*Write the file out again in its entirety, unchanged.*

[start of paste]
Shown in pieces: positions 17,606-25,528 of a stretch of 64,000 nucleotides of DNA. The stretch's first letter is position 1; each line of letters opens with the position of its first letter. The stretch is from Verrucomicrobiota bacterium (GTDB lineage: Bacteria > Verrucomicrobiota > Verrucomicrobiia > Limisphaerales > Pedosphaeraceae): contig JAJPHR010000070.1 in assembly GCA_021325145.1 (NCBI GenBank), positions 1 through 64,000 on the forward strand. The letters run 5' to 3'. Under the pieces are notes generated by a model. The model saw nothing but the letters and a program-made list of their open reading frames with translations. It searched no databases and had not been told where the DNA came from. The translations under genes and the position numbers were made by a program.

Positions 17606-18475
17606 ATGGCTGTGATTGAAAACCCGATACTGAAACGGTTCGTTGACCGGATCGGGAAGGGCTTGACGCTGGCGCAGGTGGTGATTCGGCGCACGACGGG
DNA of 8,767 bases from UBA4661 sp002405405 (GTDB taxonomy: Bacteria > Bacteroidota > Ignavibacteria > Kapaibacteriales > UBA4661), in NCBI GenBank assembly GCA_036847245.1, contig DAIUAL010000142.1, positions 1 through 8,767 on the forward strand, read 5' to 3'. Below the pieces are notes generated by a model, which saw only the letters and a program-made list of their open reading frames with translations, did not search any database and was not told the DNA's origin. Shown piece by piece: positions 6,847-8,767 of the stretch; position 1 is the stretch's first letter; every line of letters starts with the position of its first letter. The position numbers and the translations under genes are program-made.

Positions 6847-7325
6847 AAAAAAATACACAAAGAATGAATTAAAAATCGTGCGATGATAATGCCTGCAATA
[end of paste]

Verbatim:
Shown in pieces: positions 17,606-25,528 of a stretch of 64,000 nucleotides of DNA. The stretch's first letter is position 1; each line of letters opens with the position of its first letter. The stretch is from Verrucomicrobiota bacterium (GTDB lineage: Bacteria > Verrucomicrobiota > Verrucomicrobiia > Limisphaerales > Pedosphaeraceae): contig JAJPHR010000070.1 in assembly GCA_021325145.1 (NCBI GenBank), positions 1 through 64,000 on the forward strand. The letters run 5' to 3'. Under the pieces are notes generated by a model. The model saw nothing but the letters and a program-made list of their open reading frames with translations. It searched no databases and had not been told where the DNA came from. The translations under genes and the position numbers were made by a program.

Positions 17606-18475
17606 ATGGCTGTGATTGAAAACCCGATACTGAAACGGTTCGTTGACCGGATCGGGAAGGGCTTGACGCTGGCGCAGGTGGTGATTCGGCGCACGACGGG
DNA of 8,767 bases from UBA4661 sp002405405 (GTDB taxonomy: Bacteria > Bacteroidota > Ignavibacteria > Kapaibacteriales > UBA4661), in NCBI GenBank assembly GCA_036847245.1, contig DAIUAL010000142.1, positions 1 through 8,767 on the forward strand, read 5' to 3'. Below the pieces are notes generated by a model, which saw only the letters and a program-made list of their open reading frames with translations, did not search any database and was not told the DNA's origin. Shown piece by piece: positions 6,847-8,767 of the stretch; position 1 is the stretch's first letter; every line of letters starts with the position of its first letter. The position numbers and the translations under genes are program-made.

Positions 6847-7325
6847 AAAAAAATACACAAAGAATGAATTAAAAATCGTGCGATGATAATGCCTGCAATA